I was swept up by the stampede, almost carried to the parking lot, where I sat in my car for an hour drying out, waiting. Eventually, the rain stopped, and I went back to the hillside, stood in the wet grass, but there was no sign of Gwen, so I went home.

Summer, 1989. The Reynoldsburg Tomato Festival, a few miles north of Pickerington. I was standing in the midway, watching a couple of teenagers spin the wheel of fortune when I saw a sign on one of those white trailers: "Dixie's Lemonade." I'd only known one Dixie and the lady with black-going-to-gray hair could have been her, but I wasn't sure until the man standing behind her said, "Dixie," and she said something back, and I recognized her husky voice. I went over, said hi, told her my name and that I'd been at her fifteenth birthday party, the one in the basement.

She stared at me a moment, then started saying, "Oh my God! Oh my God!" like Martians were landing behind us on Main Street. "You're not going to believe this," she said, and the man in the lemonade stand, who turned out to be her husband, came over to see what the noise was about. Dixie pointed at my feet. "She was there. That exact spot."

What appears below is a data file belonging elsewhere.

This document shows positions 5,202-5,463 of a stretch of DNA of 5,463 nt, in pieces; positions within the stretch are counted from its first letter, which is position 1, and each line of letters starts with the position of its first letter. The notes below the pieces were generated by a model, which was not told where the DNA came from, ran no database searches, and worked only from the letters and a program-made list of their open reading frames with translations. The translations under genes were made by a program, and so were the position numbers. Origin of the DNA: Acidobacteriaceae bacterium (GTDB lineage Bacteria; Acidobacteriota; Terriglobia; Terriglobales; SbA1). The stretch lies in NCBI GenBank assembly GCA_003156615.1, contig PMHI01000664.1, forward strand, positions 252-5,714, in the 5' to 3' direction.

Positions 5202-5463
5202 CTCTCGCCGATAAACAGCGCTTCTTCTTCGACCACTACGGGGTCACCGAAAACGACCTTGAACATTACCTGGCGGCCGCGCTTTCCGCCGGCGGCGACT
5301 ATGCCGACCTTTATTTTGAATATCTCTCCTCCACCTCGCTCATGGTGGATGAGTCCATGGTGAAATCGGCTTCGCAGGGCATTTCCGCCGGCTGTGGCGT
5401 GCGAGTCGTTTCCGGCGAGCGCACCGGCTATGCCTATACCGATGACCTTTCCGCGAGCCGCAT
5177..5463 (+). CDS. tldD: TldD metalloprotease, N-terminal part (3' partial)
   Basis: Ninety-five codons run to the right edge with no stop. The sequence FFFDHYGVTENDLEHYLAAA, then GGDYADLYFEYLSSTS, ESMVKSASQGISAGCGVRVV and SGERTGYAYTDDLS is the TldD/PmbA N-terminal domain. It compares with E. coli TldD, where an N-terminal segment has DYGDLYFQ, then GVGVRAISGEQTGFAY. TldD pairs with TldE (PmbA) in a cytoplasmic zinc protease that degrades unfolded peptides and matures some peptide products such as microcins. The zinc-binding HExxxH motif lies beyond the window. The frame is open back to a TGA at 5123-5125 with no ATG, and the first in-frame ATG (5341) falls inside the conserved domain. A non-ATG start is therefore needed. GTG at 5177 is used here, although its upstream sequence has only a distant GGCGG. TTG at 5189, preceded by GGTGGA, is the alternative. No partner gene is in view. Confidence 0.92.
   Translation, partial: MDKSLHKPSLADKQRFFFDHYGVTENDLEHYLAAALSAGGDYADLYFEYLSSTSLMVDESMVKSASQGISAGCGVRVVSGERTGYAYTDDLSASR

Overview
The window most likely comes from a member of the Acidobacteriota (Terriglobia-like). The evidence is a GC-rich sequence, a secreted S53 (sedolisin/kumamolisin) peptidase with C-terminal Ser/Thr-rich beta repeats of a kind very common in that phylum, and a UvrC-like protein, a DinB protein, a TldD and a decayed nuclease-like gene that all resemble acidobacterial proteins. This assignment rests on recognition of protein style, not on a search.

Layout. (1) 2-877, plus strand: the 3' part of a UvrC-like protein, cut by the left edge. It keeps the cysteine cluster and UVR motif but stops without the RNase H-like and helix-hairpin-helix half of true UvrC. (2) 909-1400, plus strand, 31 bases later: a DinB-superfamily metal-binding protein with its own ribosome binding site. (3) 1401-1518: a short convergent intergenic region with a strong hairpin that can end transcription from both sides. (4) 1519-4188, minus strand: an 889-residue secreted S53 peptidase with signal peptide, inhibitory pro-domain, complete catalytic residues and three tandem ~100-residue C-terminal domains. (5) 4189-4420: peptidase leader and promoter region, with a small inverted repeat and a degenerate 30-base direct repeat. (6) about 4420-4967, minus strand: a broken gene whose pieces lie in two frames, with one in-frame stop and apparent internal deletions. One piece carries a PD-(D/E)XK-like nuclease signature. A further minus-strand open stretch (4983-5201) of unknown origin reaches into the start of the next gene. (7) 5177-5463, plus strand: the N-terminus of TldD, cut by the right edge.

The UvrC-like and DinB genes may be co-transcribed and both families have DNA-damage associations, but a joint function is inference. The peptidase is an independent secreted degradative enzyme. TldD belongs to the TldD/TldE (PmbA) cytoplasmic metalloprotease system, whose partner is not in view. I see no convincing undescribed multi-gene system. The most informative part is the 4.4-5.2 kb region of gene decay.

I didn't know what she was talking about until she started yelling, "Gwen! Gwen!"

"God, I've got goose bumps," she said, showing me her arm, which did have goose bumps. "Gwen!" she yelled. I turned around, tried to find her in the crowd, but she was gone and she never came back.

Out of the blue, 1998. Painesville, Ohio. The kids in my science class were talking birthday party, so I went home from school thinking about that night in Dixie's basement, wondering what might have happened if Gwen and I had stayed downstairs and kissed. Probably nothing. Ninth grade is young, too young, really, to start a long-term relationship. I sat in my living room staring out the window at the street, watching dust devils spin paper cups and fast food bags into tight little tornadoes, reminiscing and what-iffing when my mother called to say she'd gone shopping in Columbus and whom did she bump into while looking at shoes in Lazarus?

"Guess," she said. But I couldn't, and she finally blurted out: "Carol, Gwen's mom! I haven't seen her in years." She said Carol told her that Gwen had been working part-time for the IRS in Cincinnati and had reviewed my tax return, although this was never to be revealed. (Regulations!)